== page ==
Flick Clique: September 30 – October 1
House of Boys (2009). This ’80s-period gay drama was one of the discs from the screener pool that I recently reviewed for DVD Talk (the writeup was just posted today, in fact). While the film had its moments, mostly it was long and inconsistent. See for yourself at the site (linked below).
The Painted Hills (1951). By the time you read this, it’ll be my 44th birthday (mercy me!). The celebration actually began a week ago when I shared a delicious Asian buffet with my family. We had a lot of nice talk and great sushi, but the main thing I wanted to bring up here is that (thanks to my brother and sister-in-law) I was gifted with the Nifty Fifties DVD box from my Amazon wish list. This is yet another Mill Creek packaging of a ton of public domain films. Now, I know these sets are notorious for their iffy quality, but I enjoy them for the opportunity to see a lot of lesser-known older films – b-mysteries, b-musicals, b-melodramas, they’re all here. At the very least, they’re interesting. Plus, even if you figure in their dodgy quality, they’re still a great deal. MGM’s Tecnicolor Lassie adventure The Painted Hills was the first film I caught off this one. This pretty but dull family adventure has our gender-confused collie hero transplanted to the mountainous regions of Gold Rush-era California (the dog, Pal, who played Lassie in the ’50s, actually plays a dog named Shep here – got that straight?). It’s got a nice turn by Paul Kelly and his immobile grey wig as a miner who owns Shep. When he dies at the hands of a chiseling fellow miner (Bruce Cowling), it’s up to Shep and an intrepid little boy (Gary Gray) to prove that his death was no accident. Rather forgettable overall, but the photography and scenery were both pleasant. The DVD itself suffered from compression issues, however. Unlike earlier Mill Creek sets I own (like Comedy Kings and Mystery Classics), the twelve discs in this set are not double-sided. That means that many of the discs have several hours of video pressed on one side of a DVD, which makes the picture even more pixelated. Honestly, I don’t know what possessed Mill Creek to do that (did their customers demand it?), but it will make me think twice about getting their stuff in the future. In the meantime, whenever I come across a Nifty Fifties film duplicated on another set, I will make sure to watch the slightly nicer editions pressed on the double-sided discs.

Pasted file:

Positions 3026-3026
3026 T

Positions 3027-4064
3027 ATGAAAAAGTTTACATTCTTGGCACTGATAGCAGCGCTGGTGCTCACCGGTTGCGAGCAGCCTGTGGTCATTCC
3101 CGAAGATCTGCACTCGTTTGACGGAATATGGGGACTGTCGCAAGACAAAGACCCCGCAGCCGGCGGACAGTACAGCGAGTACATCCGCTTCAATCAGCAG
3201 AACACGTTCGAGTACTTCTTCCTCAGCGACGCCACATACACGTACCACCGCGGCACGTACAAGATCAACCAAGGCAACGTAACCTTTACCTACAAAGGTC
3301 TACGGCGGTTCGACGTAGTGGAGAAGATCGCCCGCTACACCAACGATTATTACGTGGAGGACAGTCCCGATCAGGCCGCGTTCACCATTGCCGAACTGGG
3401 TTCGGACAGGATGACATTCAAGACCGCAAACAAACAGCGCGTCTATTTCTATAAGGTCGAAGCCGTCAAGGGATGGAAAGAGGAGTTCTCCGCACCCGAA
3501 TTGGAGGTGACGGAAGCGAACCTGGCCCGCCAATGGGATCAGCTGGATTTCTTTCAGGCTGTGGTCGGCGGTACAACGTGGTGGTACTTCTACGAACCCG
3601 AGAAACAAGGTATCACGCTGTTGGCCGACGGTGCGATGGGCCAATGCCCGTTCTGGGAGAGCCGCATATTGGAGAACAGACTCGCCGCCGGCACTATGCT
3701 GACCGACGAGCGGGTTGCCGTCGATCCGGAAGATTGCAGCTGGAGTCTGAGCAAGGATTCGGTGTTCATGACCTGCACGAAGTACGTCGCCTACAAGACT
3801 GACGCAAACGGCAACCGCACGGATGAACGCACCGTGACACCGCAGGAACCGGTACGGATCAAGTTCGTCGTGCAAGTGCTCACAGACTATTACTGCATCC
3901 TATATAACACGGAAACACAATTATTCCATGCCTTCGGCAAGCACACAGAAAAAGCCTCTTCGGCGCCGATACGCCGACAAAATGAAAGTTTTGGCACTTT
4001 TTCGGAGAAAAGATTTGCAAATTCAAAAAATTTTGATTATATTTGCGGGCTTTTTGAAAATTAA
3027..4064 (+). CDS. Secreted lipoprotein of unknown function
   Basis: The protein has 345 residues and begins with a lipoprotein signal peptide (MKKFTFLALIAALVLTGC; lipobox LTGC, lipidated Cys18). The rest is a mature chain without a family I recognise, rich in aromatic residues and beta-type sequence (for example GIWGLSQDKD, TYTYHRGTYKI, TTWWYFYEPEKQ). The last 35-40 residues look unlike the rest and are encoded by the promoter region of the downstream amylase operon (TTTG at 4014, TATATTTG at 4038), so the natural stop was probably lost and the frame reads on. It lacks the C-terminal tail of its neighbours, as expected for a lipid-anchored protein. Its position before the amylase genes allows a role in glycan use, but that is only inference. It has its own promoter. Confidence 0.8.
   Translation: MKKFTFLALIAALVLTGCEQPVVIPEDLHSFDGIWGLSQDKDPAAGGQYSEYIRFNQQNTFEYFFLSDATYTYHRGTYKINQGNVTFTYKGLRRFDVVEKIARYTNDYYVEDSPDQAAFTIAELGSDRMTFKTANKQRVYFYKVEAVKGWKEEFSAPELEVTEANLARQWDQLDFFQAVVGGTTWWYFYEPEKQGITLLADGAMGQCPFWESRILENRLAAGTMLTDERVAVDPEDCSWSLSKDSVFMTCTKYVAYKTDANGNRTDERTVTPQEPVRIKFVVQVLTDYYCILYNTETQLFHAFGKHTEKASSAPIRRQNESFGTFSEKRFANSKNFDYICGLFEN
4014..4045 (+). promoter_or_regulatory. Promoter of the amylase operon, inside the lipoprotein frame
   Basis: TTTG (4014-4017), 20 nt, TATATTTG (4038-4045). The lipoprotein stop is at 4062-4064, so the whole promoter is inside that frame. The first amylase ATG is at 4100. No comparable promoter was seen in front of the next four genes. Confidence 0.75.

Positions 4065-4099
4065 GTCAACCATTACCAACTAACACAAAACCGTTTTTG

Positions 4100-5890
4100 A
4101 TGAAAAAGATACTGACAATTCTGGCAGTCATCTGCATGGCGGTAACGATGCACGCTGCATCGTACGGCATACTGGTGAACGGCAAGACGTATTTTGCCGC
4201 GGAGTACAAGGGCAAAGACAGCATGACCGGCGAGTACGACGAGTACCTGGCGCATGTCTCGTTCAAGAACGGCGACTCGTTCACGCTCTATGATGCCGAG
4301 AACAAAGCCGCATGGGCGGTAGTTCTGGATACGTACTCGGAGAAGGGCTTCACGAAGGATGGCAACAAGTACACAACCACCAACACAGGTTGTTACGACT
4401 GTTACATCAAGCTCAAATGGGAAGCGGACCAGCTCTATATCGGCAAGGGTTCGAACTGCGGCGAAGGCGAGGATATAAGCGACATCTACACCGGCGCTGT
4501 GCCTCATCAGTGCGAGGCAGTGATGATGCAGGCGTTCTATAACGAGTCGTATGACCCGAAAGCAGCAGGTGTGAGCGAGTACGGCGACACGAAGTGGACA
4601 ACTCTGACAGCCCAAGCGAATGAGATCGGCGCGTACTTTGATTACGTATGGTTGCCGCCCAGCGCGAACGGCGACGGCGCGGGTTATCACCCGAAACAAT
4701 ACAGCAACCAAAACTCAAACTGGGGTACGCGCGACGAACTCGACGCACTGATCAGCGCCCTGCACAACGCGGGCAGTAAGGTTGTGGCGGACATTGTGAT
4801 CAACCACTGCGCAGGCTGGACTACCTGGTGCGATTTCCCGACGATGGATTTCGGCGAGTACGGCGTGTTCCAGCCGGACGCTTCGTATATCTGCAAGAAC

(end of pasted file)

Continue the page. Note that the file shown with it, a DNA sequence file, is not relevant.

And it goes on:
DVD Talk reviews:
Funkytown (2010) – Recommended
House of Boys (2009) – Rent It